Generating those six hundred and fifty horses is a front mounted, 4.0-litre, twin-turbo V8, and putting them down via an eight-speed automatic transmission is a four-wheel drive system that uses active torque vectoring and four-wheel steering to optimise handling whatever the surface. Meanwhile standard adaptive air suspension and carbon ceramic brakes - bringing the Urus to a standstill from 62mph in just 34 metres - keep everything in check.
"The Urus fits perfectly within the Lamborghini family as a high performance car... [it] elevates the SUV to a level not previously possible, the Super SUV. It is a true Lamborghini in terms of design, performance, driving dynamics and emotion as well as being drivable every day in a range of environments," says CEO Stefano Domenicali.
And what of that everyday drivability? Well, when it comes to practical features, the Urus doesn't disappoint. Cylinder deactivation reduces fuel consumption, the rear seats fold to "substantially extend" the 616 litres of boot space and, where other Lamborghinis have to raise their noses to clear speed bumps, the Urus' 'Easyload Assist' lowers the rear of the car for less strenuous access.
Styling wise, well, it's certainly striking. The car's proportions, "adopt the two-thirds body, one-third window ratio of Lamborghini super sports cars... Its short overhangs communicate its strength, muscularity, dynamically assertive character and commanding road position." Alrighty then. It's coupe-style silhouette, complete with frameless doors, is undeniably sporty though, if not necessarily beautiful. Those of you looking for LM002 references should turn your attention to the Y-shaped front air intakes and hexagonal wheel arches, both features apparently inspired by the Humvee rival.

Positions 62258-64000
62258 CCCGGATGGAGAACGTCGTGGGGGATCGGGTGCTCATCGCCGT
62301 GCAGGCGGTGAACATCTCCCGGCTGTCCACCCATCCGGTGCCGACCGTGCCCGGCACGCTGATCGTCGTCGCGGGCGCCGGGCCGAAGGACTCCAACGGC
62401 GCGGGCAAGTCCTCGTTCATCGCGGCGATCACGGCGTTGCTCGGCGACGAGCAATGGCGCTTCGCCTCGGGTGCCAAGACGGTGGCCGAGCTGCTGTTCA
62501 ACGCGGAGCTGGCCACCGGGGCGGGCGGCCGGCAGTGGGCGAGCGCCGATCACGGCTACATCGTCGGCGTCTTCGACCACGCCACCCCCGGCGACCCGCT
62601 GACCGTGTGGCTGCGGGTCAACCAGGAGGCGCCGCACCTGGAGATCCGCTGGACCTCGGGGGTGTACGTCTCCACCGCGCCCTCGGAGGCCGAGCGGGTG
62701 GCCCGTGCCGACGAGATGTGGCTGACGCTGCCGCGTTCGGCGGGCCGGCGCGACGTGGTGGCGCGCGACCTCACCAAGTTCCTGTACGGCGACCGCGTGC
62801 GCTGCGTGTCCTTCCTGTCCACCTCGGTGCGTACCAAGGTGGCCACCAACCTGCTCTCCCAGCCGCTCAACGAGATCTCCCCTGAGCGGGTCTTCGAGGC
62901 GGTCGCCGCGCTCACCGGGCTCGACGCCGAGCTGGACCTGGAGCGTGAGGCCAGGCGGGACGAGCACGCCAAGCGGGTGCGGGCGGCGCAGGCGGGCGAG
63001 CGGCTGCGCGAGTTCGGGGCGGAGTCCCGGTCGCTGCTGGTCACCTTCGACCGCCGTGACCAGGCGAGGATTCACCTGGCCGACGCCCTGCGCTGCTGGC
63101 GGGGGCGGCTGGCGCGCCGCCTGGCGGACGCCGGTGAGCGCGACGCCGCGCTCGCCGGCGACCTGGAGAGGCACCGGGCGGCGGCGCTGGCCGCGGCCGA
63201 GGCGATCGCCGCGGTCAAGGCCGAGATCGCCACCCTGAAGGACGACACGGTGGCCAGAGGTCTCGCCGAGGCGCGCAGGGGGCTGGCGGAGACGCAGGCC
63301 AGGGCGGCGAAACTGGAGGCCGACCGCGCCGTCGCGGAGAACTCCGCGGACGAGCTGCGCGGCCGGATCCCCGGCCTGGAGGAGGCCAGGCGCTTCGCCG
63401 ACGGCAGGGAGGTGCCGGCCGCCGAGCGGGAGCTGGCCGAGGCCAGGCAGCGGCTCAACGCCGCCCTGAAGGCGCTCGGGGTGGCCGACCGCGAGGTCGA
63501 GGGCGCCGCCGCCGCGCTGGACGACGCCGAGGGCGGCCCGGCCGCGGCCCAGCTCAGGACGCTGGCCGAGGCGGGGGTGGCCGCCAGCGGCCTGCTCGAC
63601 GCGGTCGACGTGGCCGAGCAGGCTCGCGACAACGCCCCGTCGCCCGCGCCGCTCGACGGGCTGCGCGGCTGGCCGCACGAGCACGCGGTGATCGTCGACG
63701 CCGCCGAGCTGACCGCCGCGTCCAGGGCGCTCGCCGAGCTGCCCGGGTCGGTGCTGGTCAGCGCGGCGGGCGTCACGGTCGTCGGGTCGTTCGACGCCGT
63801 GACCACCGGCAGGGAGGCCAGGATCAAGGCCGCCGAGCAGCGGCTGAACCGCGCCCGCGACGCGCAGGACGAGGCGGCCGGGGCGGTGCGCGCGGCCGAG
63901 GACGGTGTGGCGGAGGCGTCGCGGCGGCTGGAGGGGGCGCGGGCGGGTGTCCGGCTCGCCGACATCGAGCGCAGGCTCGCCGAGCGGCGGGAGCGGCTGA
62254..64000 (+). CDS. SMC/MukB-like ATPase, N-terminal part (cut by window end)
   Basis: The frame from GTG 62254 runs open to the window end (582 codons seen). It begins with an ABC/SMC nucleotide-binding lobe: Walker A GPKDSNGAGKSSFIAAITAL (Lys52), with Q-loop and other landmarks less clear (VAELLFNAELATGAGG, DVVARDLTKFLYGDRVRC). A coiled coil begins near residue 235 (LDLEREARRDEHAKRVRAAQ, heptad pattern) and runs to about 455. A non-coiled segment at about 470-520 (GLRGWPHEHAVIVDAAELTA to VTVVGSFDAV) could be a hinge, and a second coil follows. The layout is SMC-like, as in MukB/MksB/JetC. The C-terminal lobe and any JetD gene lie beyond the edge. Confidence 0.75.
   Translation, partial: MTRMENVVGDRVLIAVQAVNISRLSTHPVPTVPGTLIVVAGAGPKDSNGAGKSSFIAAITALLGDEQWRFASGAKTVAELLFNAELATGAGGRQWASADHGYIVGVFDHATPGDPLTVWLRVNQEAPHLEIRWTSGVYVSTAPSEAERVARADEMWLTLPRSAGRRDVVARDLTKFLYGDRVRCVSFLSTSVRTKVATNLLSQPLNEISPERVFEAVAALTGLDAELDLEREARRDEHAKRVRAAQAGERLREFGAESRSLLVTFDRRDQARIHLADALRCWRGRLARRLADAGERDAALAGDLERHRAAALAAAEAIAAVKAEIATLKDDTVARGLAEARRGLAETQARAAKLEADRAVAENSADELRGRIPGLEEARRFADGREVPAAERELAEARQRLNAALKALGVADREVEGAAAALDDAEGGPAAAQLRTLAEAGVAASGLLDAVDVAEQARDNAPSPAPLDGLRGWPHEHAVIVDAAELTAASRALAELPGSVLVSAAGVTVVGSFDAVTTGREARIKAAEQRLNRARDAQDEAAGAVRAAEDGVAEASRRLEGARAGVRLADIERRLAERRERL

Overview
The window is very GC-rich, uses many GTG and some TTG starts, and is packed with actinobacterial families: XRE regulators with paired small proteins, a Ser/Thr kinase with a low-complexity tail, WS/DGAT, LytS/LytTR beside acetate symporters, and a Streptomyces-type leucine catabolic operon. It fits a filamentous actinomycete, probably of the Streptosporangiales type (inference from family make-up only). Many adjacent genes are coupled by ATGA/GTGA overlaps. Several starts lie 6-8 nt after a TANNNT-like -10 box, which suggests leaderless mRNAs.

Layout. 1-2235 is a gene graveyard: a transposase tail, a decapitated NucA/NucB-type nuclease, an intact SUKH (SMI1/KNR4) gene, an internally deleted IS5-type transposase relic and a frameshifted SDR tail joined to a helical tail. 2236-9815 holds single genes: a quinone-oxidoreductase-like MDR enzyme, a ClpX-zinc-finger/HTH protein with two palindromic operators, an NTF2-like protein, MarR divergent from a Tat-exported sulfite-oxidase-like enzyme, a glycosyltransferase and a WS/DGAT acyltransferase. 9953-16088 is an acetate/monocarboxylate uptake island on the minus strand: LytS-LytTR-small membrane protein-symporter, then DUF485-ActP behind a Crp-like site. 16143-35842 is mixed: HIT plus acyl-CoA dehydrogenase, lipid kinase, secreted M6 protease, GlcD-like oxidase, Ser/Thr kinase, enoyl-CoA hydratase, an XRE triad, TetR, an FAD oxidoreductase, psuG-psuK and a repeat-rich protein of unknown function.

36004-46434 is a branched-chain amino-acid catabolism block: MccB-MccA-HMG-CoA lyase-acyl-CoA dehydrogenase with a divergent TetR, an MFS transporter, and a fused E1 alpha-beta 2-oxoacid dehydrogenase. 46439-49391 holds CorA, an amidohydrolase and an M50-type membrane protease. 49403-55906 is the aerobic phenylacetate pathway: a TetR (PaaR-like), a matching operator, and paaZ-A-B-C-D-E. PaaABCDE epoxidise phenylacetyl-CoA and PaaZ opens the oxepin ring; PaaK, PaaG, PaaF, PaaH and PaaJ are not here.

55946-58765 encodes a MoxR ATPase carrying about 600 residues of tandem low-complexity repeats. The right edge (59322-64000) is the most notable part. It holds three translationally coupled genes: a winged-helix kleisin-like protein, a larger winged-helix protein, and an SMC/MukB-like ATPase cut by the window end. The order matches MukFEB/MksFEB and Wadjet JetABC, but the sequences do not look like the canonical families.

Then there are the wheels. Available with a choice of summer, winter, all-season, all-terrain or sport tyre, all specially developed for the Urus by Pirelli, they range from 21- to 23-inches in diameter, making them the largest available in the segment. They need to be too, housing as they do those enormous carbon ceramic brakes - which measure 440 x 40mm at the front and 370 x 30mm at the rear. That's the stopping power explained then.
Regardless of your choice of leather, Alcantara, aluminium, carbon fibre or wood trim, Lamborghini's familiar hexagonal theme appears frequently, in details like the air vents, door handles, and even the cup holders. The centre console is again inspired by the LM002, and houses a dual touchscreen infotainment display as well as arguably the Urus' most important feature: the Tamburo.
Deliveries of the Urus are set to begin in Spring 2018, with an expected price tag of around £165,000. Whatever it costs though, and whatever it is capable of, preconceived opinions are unlikely to change. To some it is Lamborghini liberated, taking supercar performance and design beyond machines confined to the road or track. To others it's just a garish Q7, a money grabbing blot on Lamborghini's copy book and an unnecessary distraction from the business of making 'proper' supercars. As always for us, though, the proof will be in the driving. More on that in the New Year.